Why are we making it so difficult for students to get vaccinated?

Do you remember those months at the start of the academic year when students testing positive were showing up in stats at their home address rather than in their university towns and cities?

Jim is an Associate Editor at Wonkhe

The issue, where positive England Pillar 2 tests were being allocated to the wrong area if students studying away from hadn’t yet switched GP, only actually got fixed in late November.

It’s a curious long-standing public policy failure that students who study away from home are told they must only ever be registered with one GP. The idea that for a period of time these citizens have two addresses is apparently beyond us.

It’s worth remembering that back in November students studying away from home were basically told to clear off home in the first week of December, and many of them have still not been asked to return.

When they got to university, they should have registered with a new GP. In any normal holiday the NHS says:

If you become unwell or need other medical treatment when you’re at home or not staying near your university GP, you can contact your nearest practice to ask for treatment.”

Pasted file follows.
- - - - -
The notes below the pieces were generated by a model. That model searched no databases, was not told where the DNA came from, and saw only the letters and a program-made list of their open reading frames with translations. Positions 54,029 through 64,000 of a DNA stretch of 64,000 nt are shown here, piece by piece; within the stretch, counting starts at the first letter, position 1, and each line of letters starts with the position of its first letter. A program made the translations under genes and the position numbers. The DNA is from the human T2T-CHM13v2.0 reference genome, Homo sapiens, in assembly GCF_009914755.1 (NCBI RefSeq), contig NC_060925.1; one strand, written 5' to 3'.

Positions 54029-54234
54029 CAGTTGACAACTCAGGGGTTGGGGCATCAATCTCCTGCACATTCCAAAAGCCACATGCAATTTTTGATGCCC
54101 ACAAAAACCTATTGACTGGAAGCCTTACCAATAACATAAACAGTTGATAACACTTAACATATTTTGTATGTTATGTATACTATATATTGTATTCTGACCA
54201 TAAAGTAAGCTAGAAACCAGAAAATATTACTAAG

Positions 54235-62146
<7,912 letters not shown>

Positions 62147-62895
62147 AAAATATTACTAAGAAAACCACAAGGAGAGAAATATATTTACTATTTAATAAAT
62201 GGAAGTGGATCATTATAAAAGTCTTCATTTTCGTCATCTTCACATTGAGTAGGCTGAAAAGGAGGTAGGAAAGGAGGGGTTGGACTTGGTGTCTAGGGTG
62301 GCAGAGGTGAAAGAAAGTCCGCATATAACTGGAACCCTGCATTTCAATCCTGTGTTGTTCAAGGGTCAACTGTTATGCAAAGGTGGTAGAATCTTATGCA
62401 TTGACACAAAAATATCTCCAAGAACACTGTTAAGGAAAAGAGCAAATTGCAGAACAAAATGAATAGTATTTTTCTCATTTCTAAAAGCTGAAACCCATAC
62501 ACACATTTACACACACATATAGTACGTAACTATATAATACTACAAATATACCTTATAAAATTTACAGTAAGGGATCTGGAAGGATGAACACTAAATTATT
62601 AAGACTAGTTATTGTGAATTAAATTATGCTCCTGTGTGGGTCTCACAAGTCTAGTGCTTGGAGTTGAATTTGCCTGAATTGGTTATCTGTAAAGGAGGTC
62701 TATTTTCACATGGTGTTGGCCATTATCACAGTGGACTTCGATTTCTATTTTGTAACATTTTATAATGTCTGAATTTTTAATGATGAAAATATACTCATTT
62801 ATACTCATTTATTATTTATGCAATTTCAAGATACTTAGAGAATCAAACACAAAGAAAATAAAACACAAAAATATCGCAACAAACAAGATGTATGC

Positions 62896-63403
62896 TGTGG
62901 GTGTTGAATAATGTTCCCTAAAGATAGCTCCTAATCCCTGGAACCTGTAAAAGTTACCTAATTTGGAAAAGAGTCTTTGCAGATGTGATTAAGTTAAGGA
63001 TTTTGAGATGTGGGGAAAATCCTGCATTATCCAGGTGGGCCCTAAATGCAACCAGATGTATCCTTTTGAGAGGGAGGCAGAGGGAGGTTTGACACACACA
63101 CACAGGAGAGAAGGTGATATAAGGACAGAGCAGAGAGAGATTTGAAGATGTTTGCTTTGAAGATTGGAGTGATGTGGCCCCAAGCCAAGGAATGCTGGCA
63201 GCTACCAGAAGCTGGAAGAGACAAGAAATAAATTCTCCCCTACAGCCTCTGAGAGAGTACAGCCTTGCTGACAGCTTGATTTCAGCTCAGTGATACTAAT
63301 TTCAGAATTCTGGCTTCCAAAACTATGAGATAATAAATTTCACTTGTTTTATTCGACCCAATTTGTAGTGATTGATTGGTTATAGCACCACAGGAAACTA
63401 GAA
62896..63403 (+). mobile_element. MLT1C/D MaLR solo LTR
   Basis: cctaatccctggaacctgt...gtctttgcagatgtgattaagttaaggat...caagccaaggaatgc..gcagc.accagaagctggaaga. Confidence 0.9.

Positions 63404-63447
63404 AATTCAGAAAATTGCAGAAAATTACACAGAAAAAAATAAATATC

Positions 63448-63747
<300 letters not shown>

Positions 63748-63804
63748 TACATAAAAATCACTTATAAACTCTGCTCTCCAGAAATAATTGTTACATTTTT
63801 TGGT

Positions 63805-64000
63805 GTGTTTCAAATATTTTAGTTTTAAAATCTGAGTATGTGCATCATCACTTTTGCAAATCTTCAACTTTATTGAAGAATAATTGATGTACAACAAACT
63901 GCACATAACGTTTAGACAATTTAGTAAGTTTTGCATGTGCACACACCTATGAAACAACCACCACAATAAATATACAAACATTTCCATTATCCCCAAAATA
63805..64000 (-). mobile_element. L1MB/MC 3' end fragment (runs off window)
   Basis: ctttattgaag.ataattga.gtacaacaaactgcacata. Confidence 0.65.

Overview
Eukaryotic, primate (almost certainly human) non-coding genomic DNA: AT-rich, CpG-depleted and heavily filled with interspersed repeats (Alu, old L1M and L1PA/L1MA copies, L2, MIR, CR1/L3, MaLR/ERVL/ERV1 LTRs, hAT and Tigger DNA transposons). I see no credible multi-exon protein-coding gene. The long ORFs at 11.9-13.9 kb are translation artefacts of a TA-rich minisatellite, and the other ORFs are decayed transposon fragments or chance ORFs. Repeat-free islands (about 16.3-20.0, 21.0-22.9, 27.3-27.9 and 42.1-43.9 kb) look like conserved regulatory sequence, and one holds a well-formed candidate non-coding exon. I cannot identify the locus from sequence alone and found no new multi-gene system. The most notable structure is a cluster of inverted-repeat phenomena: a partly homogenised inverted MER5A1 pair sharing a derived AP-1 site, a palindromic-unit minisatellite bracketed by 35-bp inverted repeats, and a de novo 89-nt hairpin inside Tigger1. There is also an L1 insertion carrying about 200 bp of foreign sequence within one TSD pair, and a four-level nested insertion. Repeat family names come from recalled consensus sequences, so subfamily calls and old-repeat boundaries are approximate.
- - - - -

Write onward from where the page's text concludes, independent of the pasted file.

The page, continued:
But it also says:

You can receive emergency treatment for 14 days. After that you will have to register as a temporary resident or permanent patient.”

So what on earth have they been doing since? Remember legally, they’re still in their “vacation household”.

As well as the breathtaking inconvenience, the problem is that this is now a serious vaccination issue. A small percentage of students are in categories where they’re already eligible for the vaccine. And in theory we’ll be vaccinating the bulk of students in around June time.

But vaccine eligibility is generally linked to where your GP is. So if you’re not where your GP is because you’re at “home”, and your GP is “at university”, as it stands you’ll have to travel back to university to get your quick, simple, over-in-seconds jab. Twice.

We’ve already heard stories of students in priority categories who’ve been isolating at home due to health conditions being offered the vaccine at their university address and being told they weren’t allowed to change it – and vice versa.

For students studying away from home, I’ll never understand why it’s beyond us to create a sensible dual registration policy for students and GP services. The impact on disabled students in particular continues to be significant.

But on vaccination, students are already much less likely to get the vaccine than the rest of the population on average. Surely we can fix this now, before we hit a major participation failure in June?

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